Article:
maps, or a meta-theory that incorporates the core truths from hundreds of other theories.
It organizes the profound insights of the spiritual traditions, philosophy, modern science,
developmental psychology, and many other disciplines, into a coherent whole. AQAL
accounts for the many perspectives that great thinkers, teachers, and researchers have
brought to our understanding of self and world. But it doesn’t stop there, because AQAL
is also intuitive – it describes the terrain of your own awareness. You don’t need high
tech equipment or an advanced degree to enjoy the benefits of AQAL-informed
perspective. All you need is to bring a new kind of awareness to your lived experience.
(Wilber et al., 2008, p.10).
Sean Esbjorn-Hargens, a leading scholar in integral education, expresses that “integral
education emerges from a desire to continually: engage in action in the world as skillfully as
possible; inquire into one’s interior space along the entire spectrum of experience; participate
compassionately with various worldviews; and support the health and dynamism of global
systems” (2007, p.93). Anne Adams, another prominent integral educator agrees stating, “An
integral education is purposely designed to focus attention on students’ awareness of themselves,
OPTIMIZING STUDENT SUCCESS 15
through an approach that attends to development of physical, emotional, mental and spiritual
domains” (2010, p.4).
The first step to bringing integral education powered by AQAL, in order to increase
student success and address all the problems mentioned above, could be to introduce an integral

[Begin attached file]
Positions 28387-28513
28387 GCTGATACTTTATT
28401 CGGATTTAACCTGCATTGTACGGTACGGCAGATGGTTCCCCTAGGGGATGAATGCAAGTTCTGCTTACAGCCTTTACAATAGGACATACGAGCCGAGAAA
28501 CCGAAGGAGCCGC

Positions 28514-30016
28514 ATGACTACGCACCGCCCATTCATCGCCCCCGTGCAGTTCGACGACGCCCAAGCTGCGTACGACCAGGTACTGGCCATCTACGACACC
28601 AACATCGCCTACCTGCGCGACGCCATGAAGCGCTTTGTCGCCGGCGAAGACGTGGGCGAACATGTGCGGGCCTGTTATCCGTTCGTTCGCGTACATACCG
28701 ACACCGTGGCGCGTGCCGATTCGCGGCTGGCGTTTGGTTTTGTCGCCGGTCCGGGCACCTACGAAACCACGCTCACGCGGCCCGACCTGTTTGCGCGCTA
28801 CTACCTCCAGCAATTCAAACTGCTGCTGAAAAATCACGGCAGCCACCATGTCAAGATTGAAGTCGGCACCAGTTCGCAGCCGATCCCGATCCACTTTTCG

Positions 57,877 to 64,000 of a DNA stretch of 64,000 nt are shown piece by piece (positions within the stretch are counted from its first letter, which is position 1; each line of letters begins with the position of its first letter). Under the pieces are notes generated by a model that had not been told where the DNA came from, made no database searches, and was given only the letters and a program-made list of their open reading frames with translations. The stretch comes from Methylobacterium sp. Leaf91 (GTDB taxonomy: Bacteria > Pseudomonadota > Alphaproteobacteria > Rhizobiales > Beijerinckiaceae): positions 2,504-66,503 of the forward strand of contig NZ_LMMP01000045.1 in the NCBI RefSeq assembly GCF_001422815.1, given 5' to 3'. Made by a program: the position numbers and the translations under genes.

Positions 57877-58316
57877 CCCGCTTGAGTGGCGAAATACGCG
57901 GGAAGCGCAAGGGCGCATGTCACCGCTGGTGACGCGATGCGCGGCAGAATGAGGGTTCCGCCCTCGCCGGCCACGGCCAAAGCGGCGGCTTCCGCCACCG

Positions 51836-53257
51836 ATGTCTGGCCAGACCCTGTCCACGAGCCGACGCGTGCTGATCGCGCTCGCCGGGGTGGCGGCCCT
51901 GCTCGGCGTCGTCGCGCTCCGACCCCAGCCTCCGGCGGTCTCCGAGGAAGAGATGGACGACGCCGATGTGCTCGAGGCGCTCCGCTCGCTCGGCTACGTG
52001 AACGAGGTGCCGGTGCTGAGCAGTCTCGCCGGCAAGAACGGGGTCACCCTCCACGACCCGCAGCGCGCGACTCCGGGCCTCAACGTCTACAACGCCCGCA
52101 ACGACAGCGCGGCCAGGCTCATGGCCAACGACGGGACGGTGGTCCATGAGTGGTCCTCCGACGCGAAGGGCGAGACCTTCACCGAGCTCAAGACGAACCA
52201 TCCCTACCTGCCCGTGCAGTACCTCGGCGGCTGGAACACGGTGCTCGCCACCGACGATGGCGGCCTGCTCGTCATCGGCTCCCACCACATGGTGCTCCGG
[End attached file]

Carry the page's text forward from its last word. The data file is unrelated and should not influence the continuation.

first-year program. Working from the Integral Life Practice (ILP) model (Wilber, et al., 2008), a
course designed for student success at the State College of Florida, and several best practices
integral educators are using, I envisioned a first-year program. This program is a work in
progress but I would like to discuss the necessary key components and describe the overall
layout that this program could take. Before I do that, however, a brief description of AQAL is in
order. The best description of AQAL and its use in education that I know of is presented by
Esbjorn-Hargens in both, the Journal of Integral Theory and Practice (2007), and Chapter One
in Integral Theory in Action (2010). I summarize what he says about AQAL here:
AQAL is shorthand for all-quadrants, all-levels, all-lines, all-states, and all-types. These
five components represent the basic patterns of reality that recur in multiple contexts. All-
quadrants refers to the basic perspectives an individual can take on reality which include the
interior and the exterior of individuals and collectives, and are often summarized as the
following four dimensions: (1) the upper left or UL is experience (“I”, subjectivity), (2) the
lower left or LL is culture (“We”, intersubjectivity), (3) the upper right or UR is behavior (“It”,